New Horizons is Alive and Well

The last time we did a flyby of a planet, I was in high school. It was 1989 — Bush the Elder was President — and we had a TV on in my physics class showing us a live feed from NASA of the Voyager 2 flyby of Neptune. I was enthralled … everyone was. Here was a world we had only glimpsed through a telescope and now it was so close you could touch it.

(I could say something about that inspired me to enter astronomy but that would be a lie. I liked astronomy but it never occurred to me to do it for a living until my junior year of college.)

I felt some of that excitement last night as we awaited the signal from New Horizons that would indicate a successful flyby. And today we have some stunning images coming down. Here is Charon, Pluto’s moon, that was a dot even for the Hubble Space Telescope:

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You can read some of the details of the picture over at Bad Astronomy.

It’s impossible for me to express how much I love this … all of it. I love the fiddly engineering and amazing work that go into planning a mission. I love the facilities down at Goddard where they do every test imaginable on the hardware of upcoming missions. I love watching the rockets leap from the pad on a pillar of fire. I love the seemingly impossible task of sending a probe over a nine-year three-billion-mile mission and having it still work. I love the technical jargon as the Mission Operations Center monitors the spacecraft (a lot of which I now understand, having worked for a NASA mission). I love the excitement space aficionados and even hardened astronomers feel as the images come down and reveal a distant and mysterious world. It is all exciting and wonderful and thrilling and inspiring.

Here’a closeup of that heart-shaped region of Pluto.

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Pluto has vast mountains of ice, canyons miles deep, a surface that was repaved within the last hundred million years by some process we can only guess at right now. In a few hours, New Horizons gathered data that will keep scientists busy for years and may change our understanding of the Kuiper Belt.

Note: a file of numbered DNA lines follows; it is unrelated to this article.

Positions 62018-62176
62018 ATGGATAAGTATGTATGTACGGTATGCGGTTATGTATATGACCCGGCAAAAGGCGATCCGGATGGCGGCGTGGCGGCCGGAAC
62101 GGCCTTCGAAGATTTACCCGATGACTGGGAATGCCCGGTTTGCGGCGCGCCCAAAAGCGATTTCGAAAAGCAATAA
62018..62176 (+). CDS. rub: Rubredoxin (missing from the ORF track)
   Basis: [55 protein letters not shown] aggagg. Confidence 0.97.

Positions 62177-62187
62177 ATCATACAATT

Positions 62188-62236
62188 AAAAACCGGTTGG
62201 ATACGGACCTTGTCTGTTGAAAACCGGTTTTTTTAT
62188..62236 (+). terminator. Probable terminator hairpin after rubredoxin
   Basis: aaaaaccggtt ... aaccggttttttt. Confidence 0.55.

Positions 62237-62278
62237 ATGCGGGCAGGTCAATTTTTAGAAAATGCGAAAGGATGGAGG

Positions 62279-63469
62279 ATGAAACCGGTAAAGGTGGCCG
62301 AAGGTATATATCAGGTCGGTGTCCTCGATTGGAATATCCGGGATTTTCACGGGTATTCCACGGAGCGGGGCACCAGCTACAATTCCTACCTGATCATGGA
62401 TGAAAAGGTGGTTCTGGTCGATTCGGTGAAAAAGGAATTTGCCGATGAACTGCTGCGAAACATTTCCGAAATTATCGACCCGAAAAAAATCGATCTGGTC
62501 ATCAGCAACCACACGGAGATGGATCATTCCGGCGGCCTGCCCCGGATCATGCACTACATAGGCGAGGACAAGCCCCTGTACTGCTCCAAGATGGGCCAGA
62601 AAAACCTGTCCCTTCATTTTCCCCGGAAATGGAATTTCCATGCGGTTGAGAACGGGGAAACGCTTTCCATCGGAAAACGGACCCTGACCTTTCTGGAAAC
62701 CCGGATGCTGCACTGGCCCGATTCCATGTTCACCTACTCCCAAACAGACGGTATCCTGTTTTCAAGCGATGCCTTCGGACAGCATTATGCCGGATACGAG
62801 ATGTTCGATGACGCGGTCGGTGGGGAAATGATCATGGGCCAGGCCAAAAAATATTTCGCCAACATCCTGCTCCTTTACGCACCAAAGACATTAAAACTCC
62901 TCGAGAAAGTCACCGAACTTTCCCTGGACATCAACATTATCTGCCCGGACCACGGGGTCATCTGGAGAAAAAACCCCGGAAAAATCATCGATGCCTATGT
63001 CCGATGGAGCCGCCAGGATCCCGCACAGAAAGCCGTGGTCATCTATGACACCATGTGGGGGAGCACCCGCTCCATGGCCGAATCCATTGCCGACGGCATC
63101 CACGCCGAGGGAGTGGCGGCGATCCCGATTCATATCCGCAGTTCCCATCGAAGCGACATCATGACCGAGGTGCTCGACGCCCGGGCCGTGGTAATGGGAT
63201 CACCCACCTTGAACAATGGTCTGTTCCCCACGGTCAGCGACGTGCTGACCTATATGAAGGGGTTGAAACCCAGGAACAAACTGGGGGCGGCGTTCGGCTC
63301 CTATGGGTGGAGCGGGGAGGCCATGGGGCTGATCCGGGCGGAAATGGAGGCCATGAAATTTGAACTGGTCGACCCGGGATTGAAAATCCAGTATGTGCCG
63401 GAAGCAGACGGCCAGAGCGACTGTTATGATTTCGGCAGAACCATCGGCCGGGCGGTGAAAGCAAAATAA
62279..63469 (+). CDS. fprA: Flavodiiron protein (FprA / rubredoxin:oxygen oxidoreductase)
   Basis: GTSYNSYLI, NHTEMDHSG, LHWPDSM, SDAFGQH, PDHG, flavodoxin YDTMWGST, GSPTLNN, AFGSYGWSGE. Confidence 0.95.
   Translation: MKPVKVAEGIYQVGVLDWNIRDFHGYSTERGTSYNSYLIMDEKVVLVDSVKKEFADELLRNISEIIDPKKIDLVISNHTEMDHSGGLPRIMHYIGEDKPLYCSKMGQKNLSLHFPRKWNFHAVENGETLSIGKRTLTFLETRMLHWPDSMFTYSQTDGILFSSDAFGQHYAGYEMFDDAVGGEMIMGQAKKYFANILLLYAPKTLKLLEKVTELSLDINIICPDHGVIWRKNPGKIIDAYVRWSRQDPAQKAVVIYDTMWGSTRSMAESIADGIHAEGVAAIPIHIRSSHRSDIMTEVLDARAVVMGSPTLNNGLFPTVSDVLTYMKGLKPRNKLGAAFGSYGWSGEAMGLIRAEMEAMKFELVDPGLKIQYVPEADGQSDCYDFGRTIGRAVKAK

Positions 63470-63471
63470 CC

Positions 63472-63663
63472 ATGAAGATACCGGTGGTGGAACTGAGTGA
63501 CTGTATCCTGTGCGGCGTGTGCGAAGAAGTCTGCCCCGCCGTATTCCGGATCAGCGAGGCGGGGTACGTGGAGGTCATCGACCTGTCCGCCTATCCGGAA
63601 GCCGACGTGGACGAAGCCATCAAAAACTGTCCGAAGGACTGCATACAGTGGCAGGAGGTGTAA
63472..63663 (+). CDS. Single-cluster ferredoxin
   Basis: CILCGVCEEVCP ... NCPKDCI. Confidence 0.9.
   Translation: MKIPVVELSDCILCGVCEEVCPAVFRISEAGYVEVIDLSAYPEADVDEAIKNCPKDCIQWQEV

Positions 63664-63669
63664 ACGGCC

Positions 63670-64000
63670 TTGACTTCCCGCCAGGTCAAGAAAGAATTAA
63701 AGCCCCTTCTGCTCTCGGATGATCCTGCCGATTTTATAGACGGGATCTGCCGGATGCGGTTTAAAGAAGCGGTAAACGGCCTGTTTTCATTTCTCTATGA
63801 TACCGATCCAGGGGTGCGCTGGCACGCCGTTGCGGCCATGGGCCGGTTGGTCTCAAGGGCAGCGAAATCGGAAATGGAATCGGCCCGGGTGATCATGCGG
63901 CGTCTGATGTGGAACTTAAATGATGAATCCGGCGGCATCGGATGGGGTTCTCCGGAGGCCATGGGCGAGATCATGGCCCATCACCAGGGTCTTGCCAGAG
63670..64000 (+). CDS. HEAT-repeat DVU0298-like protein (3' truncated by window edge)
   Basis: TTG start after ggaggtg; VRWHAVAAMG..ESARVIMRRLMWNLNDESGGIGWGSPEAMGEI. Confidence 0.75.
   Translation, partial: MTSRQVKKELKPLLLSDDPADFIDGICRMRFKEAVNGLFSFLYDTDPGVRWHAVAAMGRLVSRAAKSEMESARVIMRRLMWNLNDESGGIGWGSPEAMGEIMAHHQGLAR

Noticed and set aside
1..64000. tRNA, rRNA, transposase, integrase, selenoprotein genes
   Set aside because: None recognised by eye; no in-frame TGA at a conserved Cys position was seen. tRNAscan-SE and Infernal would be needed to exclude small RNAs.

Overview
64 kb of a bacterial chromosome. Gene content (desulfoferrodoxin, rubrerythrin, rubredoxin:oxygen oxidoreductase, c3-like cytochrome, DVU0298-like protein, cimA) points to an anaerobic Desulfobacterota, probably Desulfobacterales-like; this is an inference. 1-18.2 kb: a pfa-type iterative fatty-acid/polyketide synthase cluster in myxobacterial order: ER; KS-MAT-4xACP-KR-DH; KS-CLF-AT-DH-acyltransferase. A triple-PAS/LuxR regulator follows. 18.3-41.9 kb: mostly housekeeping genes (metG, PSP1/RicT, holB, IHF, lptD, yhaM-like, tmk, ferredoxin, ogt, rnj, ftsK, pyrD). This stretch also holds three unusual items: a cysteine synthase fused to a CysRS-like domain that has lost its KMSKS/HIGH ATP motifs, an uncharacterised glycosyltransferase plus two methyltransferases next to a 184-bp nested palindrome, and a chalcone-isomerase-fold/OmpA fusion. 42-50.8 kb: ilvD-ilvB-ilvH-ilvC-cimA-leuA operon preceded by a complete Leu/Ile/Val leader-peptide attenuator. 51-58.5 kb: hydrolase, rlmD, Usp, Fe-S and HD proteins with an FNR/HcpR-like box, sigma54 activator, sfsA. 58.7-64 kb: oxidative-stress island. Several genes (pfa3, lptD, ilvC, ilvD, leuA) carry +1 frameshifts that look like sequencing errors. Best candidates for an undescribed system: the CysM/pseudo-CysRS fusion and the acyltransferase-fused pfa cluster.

I’ve said this before about our space program: this is the way to waste taxpayer money. You want to talk to me about American exceptionalism? This is American exceptionalism. America is defined by many things but our exploration of space has to be our country’s greatest achievement. We’ve sent probes to every planet; we’ve put men on the moon; we’ve glimpsed the fires of creation through space telescopes. No other nation can match us. Russia sorta could for a while (and right now, they’re embarrassingly the only means of getting astronauts into space). Europe sorta can in their European way. India and China are trying to get things going. But when you really break it down, we are the country of space. We are the explorers. We are the pioneers. And this a commitment we should be devoting more resources to, not less.

Last year, the Houston Chronicle ran a great series about the foundering of our space policy. The big problem I see is that no President has been really committed to it. They come up with their pet projects — a mission to Mars, an asteroid capture, a return to the Moon — and that gets vaguely funded only to have another pet project to take its place when the presidency changes hands. What we need is a more realistic long-term strategy, something NASA can commit to for the next twenty years or more. NASA’s focus should be astrophysics, identifying potentially dangerous asteroids, continuing to explore the Solar System with unmanned probes and, most importantly, trying to devise cheaper ways of getting people and cargo into space. The last part is the only way human exploration of space will ever be feasible.

This should go hand-in-hand with supporting private space programs and commercial exploitation of space. What I’d really like to see is a bunch of billionaires get together, pool their funds, and set a course for the next few decades of private space flight, with NASA committed to supporting them.

But that’s tomorrow. Today, enjoy the amazing pictures of a distant world coming down from New Horizons. And thank your stars that you’re part of a species smart enough to think of this and a country rich enough and daring enough to pull it off.

(Post Scriptum: I said this on Twitter, but will mention it here. I sometimes get asked what I think about Pluto no longer being a planet. My opinion is this: call it what you want.

I understand why the change was made. If Pluto is a planet, that means Eris, Haumea, Ceres and Makemake have to be planets, to be consistent. And it means that, in a few decades, we might have identified hundreds of planets. Pluto is very different from the other planets and much more like the vast sea of Kuiper Belt objects that probably lurks out there. This doesn’t take away from Clyde Tombaugh’s achievement. On the contrary, he discovered something even more amazing than Planet X.

But … I really don’t think it would have killed us to just call Pluto a planet for historical reasons. Consistency is, after all, the hobgoblin of small minds. And Pluto doesn’t care what you call it.)

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  1. West Virginia Rebel

    The geological activity is what seems to have a lot of people excited. And why doesn’t it have any craters?

    Yet more reasons why space is still exciting and why we have a lot more to learn about our own back yard.

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